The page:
Tallinn, Jul 2017
The year is 1969. You and your team of surveyors have been stranded in the Himalayas without any equipment. Whilst seeking shelter you come across an isolated hut and decide to shelter… and stumble upon the fabled “Shambala”.
After the initial challenge of getting into the hut, what greets you is a well decorated room, with a number of beautiful intricacies, from hidden mechanisms to tributes from other fantasy fiction. Based on decor / theme alone I would have rated this room a 4.
An escape room lives or dies by the quality of its puzzles, however, and this room did not in my opinion meet the minimum mark for acceptable. A good clear structure emerged of how many individual puzzles needed solving. Of those, many had problems.
One had multiple interpretations (which afterwards the operator struggled to prove the solution required himself); one had multiple apparent solutions that appeared completely valid but were in fact false answers, which confused and annoyed us without any hint that we needed to look elsewhere; speakers of a particular European language were at a distinct advantage; one of the clues was so disguised I struggled to see it even when the operator pointed directly to it; and the final puzzle was simply far too long.
For this who simply want a fun atmosphere the room is entertaining. However it fails as an escape room.
While I agree with most of Sam’s criticisms, I liked Shambala a great deal more than he did.
Most games start with the usual briefing, with a reminder not to use force, a bit of backstory, and so on. Imaginaris dispensed with most of this and instead set the scene in the style of an old-fashioned storyteller, placing us in the scene by the light of a wavering lantern. From the outset there was a dedication to immersion and story and aesthetics that stood out and won me over.
The puzzles are good, and in a couple of places brilliant, except where they’re horribly flawed. I played in a different team to Sam so it wasn’t simply a matter of one game going badly wrong. One confusing puzzle we eventually solved with some heavy hinting to help us focus on the right type of approach; two others we solved by being told outright the key piece of information, one of which the operator afterwards admitted he couldn’t remember how we were supposed to find.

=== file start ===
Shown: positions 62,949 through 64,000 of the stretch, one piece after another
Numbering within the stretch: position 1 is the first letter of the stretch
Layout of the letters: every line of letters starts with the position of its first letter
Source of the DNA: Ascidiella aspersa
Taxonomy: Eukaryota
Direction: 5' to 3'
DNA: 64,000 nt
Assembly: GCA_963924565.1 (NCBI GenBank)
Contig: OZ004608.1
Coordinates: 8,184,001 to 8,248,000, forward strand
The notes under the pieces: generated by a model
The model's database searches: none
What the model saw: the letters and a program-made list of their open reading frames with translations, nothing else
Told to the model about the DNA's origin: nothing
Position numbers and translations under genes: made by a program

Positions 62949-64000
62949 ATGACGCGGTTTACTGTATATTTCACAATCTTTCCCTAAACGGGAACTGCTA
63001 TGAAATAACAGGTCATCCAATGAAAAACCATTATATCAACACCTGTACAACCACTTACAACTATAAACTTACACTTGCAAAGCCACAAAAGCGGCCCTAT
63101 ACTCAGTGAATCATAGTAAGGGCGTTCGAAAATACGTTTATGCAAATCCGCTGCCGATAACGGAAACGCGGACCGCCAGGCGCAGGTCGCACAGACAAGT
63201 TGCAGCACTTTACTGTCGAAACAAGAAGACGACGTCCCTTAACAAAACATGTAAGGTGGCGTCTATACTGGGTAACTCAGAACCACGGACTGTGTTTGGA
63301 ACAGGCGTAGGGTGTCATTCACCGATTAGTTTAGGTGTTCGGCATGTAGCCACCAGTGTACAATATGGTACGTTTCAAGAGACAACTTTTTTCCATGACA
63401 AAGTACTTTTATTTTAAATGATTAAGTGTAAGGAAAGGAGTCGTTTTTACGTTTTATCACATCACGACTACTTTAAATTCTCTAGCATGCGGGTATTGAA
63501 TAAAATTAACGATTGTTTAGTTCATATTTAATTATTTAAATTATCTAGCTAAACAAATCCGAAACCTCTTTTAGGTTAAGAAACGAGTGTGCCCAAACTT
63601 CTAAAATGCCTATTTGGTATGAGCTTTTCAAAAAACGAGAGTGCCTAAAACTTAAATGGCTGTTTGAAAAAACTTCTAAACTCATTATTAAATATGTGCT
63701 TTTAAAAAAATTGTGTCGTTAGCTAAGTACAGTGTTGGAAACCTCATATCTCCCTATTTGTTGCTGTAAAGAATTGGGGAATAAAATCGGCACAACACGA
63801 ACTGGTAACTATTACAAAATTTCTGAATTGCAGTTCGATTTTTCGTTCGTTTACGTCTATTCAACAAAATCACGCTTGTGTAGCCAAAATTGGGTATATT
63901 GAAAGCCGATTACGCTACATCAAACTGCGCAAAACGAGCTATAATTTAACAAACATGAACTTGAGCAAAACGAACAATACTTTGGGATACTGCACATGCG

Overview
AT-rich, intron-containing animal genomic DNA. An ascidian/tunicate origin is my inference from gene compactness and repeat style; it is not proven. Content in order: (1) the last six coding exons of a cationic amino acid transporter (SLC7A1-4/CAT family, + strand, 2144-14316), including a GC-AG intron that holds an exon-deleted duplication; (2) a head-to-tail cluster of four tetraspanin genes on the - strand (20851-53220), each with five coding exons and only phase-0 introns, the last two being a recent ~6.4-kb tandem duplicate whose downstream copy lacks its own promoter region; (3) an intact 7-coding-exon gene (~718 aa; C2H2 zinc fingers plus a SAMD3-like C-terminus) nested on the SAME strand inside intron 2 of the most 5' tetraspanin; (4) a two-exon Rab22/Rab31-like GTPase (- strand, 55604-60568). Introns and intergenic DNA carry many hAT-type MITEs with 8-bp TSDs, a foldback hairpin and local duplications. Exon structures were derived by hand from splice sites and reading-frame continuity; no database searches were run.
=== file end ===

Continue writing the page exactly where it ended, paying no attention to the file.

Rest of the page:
The game also includes what may well be the single toughest task I’ve seen in an escape game, which if you do solve it then makes you do it again, and then a third time. It sounds like most teams only get given two iterations of this, but even then it would extend beyond its welcome. My team were shaking our heads at the sheer unreasonableness of it, and then almost despairing when we finally got it only to find we had to do it again, and then again. Eventually we found a rhythm and it changed from dauntingly depressing to exhaustingly pleasing. I guess I can’t really object to the difficulty given that both our teams did eventually get past it, but still, my main reaction to it remains, you have got to be kidding!
And yet, the task with the crazy difficulty was also beautiful, and rewarding to finally beat. The game has a flair for its visuals and in the way it progresses that makes me inclined to view its flaws very indulgently. It hints at a larger story than is revealed in the game, perhaps because there’s a sequel game under construction. Despite all the problems that got in the way of us progressing through the game, I still came out and encouraged our other group to play it as well. The things that Sam hated would be relatively easy to fix with some tweaks to the game, and that would turn it into an excellent experience; and even if the operators keep it exactly as it was when we visited, I’d still suggest picking it over a more typical and mediocre game.